was Glevum signifying "shining" city. This probably refers originally to a vitrified hill fort, so it can be also interpreted as "glass castle" (an image which has passed into medieval Arthurian legend ). The word glevum is clearly of the same root we are discussing and although the town name later evolved into Glouiu caestr hence Gloucester it could also easily be cognate with gwefr too. The point being that this gl- word stem seems to be readily adaptable to mean anything shining or glassy in a variety of colours or none.
The similarity of the Latin words glaucus and glaesum
would be made even greater if the British forms of these words had in effect dropped or swallowed the (s) and
(m) endings to give something like *glauso’ and *glaesu’.
Since we can expect the corresponding Brittonic forms of these words to have
been very close to the Latin they would have been easily interchangeable too. We must
remember that Brittonic was never a written language, so spoken forms would be
the only source for linguistic analysis, both for Gildas and ourselves. Unlike
Gildas, we, of course, do not know
anything about the pronunciation of Brittonic, which must have been subject to
numerous dialectic variations, just as spoken Welsh still is. So the sounds of
the words for amber and sea-blue may have been very close indeed.
We can at least suggest with confidence that they were substantially similar.
All of this is highly suggestive although, it must be admitted,
inconclusive, but I then stumbled on a remarkable and decisive piece of evidence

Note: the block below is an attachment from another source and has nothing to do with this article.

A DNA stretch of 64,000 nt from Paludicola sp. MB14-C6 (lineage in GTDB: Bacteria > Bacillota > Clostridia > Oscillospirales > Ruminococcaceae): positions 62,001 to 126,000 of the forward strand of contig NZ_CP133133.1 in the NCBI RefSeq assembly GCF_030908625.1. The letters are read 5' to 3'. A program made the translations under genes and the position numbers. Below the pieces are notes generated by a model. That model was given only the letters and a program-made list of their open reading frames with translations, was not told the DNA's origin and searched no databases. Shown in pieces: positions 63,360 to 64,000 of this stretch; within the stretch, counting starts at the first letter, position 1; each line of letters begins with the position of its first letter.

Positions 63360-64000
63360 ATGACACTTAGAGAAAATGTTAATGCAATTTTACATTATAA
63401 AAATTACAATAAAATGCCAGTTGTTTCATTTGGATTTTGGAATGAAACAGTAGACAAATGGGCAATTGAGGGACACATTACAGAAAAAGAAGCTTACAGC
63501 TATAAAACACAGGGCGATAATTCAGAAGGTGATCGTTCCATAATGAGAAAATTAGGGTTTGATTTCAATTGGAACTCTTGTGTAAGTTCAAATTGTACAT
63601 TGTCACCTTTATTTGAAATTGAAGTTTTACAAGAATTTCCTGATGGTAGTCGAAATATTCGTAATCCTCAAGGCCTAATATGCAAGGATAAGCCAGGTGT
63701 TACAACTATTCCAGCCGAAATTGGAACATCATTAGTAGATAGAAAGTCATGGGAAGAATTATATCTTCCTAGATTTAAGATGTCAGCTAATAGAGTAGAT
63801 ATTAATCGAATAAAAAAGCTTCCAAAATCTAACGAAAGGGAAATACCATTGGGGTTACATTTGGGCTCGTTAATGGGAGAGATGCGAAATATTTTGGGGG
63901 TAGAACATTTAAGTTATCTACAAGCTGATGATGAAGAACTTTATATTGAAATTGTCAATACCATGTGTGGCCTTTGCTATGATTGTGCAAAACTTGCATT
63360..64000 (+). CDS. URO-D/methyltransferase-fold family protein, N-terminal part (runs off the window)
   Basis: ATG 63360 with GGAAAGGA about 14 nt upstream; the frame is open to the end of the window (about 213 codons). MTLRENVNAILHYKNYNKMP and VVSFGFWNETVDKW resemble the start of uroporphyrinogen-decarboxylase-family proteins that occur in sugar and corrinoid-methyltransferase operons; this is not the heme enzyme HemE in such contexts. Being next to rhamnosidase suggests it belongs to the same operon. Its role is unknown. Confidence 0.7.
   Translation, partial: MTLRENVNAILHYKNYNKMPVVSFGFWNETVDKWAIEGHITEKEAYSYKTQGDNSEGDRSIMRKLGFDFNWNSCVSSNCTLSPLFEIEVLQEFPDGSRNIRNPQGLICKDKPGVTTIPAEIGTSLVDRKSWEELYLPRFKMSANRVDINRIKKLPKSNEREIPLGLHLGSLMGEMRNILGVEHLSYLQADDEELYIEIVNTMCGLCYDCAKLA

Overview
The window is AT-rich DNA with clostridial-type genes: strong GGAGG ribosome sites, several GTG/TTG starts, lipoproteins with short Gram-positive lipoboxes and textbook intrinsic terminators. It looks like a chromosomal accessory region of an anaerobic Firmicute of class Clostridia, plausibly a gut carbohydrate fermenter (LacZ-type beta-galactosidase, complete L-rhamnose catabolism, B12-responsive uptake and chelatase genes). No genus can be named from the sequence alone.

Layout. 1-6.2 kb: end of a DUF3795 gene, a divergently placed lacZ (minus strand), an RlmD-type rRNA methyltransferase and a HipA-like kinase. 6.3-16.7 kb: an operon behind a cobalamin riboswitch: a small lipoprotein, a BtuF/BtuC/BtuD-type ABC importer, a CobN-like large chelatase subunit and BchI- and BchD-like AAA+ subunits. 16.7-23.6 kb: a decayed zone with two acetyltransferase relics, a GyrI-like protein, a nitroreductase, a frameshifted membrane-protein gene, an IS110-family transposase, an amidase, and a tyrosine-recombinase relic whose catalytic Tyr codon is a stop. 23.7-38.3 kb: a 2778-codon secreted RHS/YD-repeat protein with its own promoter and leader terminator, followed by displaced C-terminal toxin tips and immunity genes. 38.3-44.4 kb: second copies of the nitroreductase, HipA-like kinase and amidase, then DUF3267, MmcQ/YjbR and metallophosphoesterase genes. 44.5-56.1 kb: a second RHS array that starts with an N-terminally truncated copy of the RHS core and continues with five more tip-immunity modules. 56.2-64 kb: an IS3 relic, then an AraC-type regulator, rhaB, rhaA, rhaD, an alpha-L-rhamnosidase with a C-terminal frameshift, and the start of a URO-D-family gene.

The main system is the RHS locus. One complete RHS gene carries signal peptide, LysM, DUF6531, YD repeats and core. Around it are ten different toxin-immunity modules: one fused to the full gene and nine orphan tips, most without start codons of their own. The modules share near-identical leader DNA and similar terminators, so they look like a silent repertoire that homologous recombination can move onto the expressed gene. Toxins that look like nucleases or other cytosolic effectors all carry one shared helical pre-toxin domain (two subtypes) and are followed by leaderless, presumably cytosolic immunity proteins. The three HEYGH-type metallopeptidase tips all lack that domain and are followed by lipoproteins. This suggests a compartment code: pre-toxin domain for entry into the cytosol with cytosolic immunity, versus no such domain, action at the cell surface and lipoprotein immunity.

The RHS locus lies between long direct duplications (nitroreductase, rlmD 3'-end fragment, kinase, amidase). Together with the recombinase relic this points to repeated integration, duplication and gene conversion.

in Tacitus’ first century account of the tribes of Germania, where he writes:
“So turning to the right hand shore of the Suebian sea, we find it washing the country of the Aestii, who have the same customs and fashions as the Suebi, but a language more like the British. They worship the Mother of the Gods, and wear, as an emblem of this cult, the device of a wild boar, which stands them in stead of armor or human protection and gives the worshiper a sense of security even among his enemies. … They also ransack the sea. They are the only people who collect amber - glaesum is their own word for it - in the shallows or even on the beach.” (Tacitus De Origine et Situ Germanorum, Chapter 45 emphasis added)
Apart from the fascinating glimpse of yet another continental
tribe of Celtic cousins living on the Baltic shores, whose language is
specifically compared to the British rather than say the Gauls other continental
Celts, Tacitus is
telling us clearly that the Latin word glaesum is in fact a loan word from a
p-Celtic original! Not only can we be pretty sure therefore that there was a
corresponding Brittonic word for amber which sounded something very like glaesum, but
this is originally an actual Celtic word which
has been adopted into Latin, presumably receiving the neuter ending
– um in the process, as is common with most loan words.
Furthermore several etymological dictionaries confirm that glaesum
belongs to a group of Indo-European words which generally have the meaning of something
that shines or reflects; it is this word group which gives rise to the English
nouns ‘glass’ and ‘glaze’for example. We can also see the root meaning
of the term being carried faithfully across linguistic mutations. The noun forms
which retain the ‘gls’ root in